Rae Carruth · Rosa Jimenez · Real Estate
Plus cop games, the other Charles Bronson, and more
Eve teased an August piece from The Cut about “The Eco-Yogi Slumlords of Brooklyn,” and as is my solemn duty as the on-site lecturer in 718 real estate, I am now weighing in on Bridget Read’s article. Read’s ability to render the outlines of the situation like a Booth cartoon in the New Yorker makes for good, well, Read-ing:
Angie Martinez, a 24-year-old Brooklyn native and barista, returned home to the Crown Heights rowhouse she shared with eight roommates to find her landlords, Gennaro Brooks-Church and his ex-partner, Loretta Gendville, crowding the front door with their three children, two dogs, two handymen, and a mattress. Martinez had been paying them $865 a month via Venmo for a room with one window, no heat, and no working fire alarm. The run-down four-story structure, classified as a single-family home by the City of New York, had been illegally converted and rented out by the room.
That last clause makes my skin crawl; my previous domicile, a double duplex I shared with my brother and his family, was a wood-panelled DIY-delusion money pit we spent the better part of the teens converting back from illegal-SRO status. When contractors in the 11215 gather around campfires, it’s our kookbag house with its unsistered roof beams and electrical outlets repaired with flammable spray foam that they talk about. Quoth the roofer: “Seven [grand] more. …Boo!”
Anyway, back to Dean Street. The cops were called. An occupation was organized. It became clear that Brooks-Church and Gendville, despite owning “two businesses and six properties in one of the country’s most expensive real-estate markets[,] were apparently homeless.” Neither name sounded familiar to me on its own, but Gendville apparently ran Area, a ubiquitous “local chain of yoga studios, spas, and children’s stores” that I remember well; Brooks-Church’s parents are a crime story in and of themselves, according to Read’s piece, and the couple sound like a lot of bosses: good at a single aspect of a business, scattered and defensive when it came to the others. Sounds like they operated the same way as landlords:
Tenants say the gas was routinely shut off when the landlords failed to pay the bill (Gendville is currently a defendant in four civil suits filed by Brooklyn Union Gas and Con Edison). … Gendville and Brooks-Church weren’t registered as the landlords with the Department of Housing Preservation & Development. Instead, they posted signs on their rental properties that warned DO NOT LET ANYONE FROM THE CITY IN. NO EXCEPTIONS. The reason became clear in 2018: After the Fire Department responded to a small oven fire, the FDNY reported the illegal conversion and the couple were fined more than $2,000. Over the past two years alone, according to the city, Gendville has racked up $49,130 in unpaid fines from a host of violations at 1214.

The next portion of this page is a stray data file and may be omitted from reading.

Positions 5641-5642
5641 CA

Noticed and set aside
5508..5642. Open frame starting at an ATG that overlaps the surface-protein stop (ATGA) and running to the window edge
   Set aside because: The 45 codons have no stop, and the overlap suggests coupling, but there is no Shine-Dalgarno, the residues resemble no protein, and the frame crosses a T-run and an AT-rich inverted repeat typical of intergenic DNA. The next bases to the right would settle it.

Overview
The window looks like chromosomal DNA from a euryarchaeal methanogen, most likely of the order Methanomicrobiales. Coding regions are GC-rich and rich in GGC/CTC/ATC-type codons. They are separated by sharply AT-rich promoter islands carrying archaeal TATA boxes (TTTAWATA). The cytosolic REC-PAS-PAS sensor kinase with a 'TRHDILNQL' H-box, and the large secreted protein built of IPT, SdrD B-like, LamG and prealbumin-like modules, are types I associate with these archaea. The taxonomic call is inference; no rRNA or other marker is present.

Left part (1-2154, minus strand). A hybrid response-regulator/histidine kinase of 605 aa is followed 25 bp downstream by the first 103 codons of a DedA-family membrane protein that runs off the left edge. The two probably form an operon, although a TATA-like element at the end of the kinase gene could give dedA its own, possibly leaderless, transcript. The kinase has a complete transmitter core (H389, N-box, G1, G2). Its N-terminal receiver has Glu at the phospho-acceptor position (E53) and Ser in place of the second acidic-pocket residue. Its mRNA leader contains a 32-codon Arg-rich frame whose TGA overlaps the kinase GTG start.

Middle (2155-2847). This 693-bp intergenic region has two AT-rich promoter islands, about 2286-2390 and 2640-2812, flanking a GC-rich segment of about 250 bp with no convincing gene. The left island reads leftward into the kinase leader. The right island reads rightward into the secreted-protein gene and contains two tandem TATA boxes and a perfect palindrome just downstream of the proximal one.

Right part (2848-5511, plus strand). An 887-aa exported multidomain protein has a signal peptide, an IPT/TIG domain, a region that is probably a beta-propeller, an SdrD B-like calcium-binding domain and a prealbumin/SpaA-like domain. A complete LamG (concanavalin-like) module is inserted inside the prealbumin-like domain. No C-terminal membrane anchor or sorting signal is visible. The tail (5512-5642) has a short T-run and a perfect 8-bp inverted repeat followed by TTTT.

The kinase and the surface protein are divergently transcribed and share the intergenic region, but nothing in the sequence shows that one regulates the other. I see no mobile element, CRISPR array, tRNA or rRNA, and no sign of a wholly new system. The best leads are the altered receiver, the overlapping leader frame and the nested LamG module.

Then, as their portfolio becomes increasingly sprawling and top-heavy, Gendville starts boning a 22-year-old yoga teacher, and that’s when Read’s article really gets schadenfreudilarious. You’re sort of wondering if this really qualifies as true crime, but you’re still eagerly inhaling this account of buttholery, and then Stifler’s yoga mom and her boytoy get clipped for shoplifting over a grand of shit from Whole Foods. Unclear what happened to Burning Boy between then and when Gendville and Brooks-Church tried to squat on their own property, but
That Gendville and Brooks-Church tried to move into a house that was still occupied by tenants, in the middle of a highly publicized eviction moratorium, is perhaps the most revealing indicator of their distress. It is also an indication of how little they feared punishment.
Read goes on to note that, in NYC, the housing market isn’t all that interested in literally housing people, and this is what happens when you treat a basic human need as a financial instrument first. This is a great, infuriating article, and between the unpunished slumlording and the anti-mask coda, it’s going to remind you of a certain other NYC landlord who’s a piece of shit. Happy Wednesday! — SDB
Thanks for picking my next bonus-review book: Carolyn Murnick’s The Hot One. I’ve been looking forward to this crimoir for a while; if you’ve been looking forward to my review for a while, remember, those are for paid subscribers — so skip the chocolates and give yourself or a sweetheart the gift of a subscription!
And now, I give myself and Eve the gift of clearing off our story budget! A few noteworthy items we’ve had rattling around:
Savage Appetites author Rachel Monroe unearthed a game developed by notorious LAPD commissioner Daryl Gates called Police Quest. [Twitter]
Charles Bronson (…not that one; I made the same mistake, but Hey, It’s That Vengeance Typecastee died in 2003) told a coroner’s inquest he would have — and still might — hunted down the “scumbag” who gave his ex-wife the drugs that led to her death. [Stoke Sentinel]
The warden at Metropolitan Correctional Center quit “after a yearlong tenure marred by the rampant spread of the coronavirus, inmates' complaints about squalid conditions, a smuggled gun and an inmate's death.” MCC is where Jeffrey Epstein took his own life; interim warden Eric Williams is the facility’s fourth chief in 18 months. [ABC 7]
VAULT Studios has a new daily podcast called The Daily Crime. The team behind Bardstown and The True Crime Chronicles is going daily “on cases around the country.” (I talked to co-host Reed Redmond last year about Mobbed Up.) [WTSP 10]
Thursday on Best Evidence: The Cosby lawyer, and a murder at Crater Lake.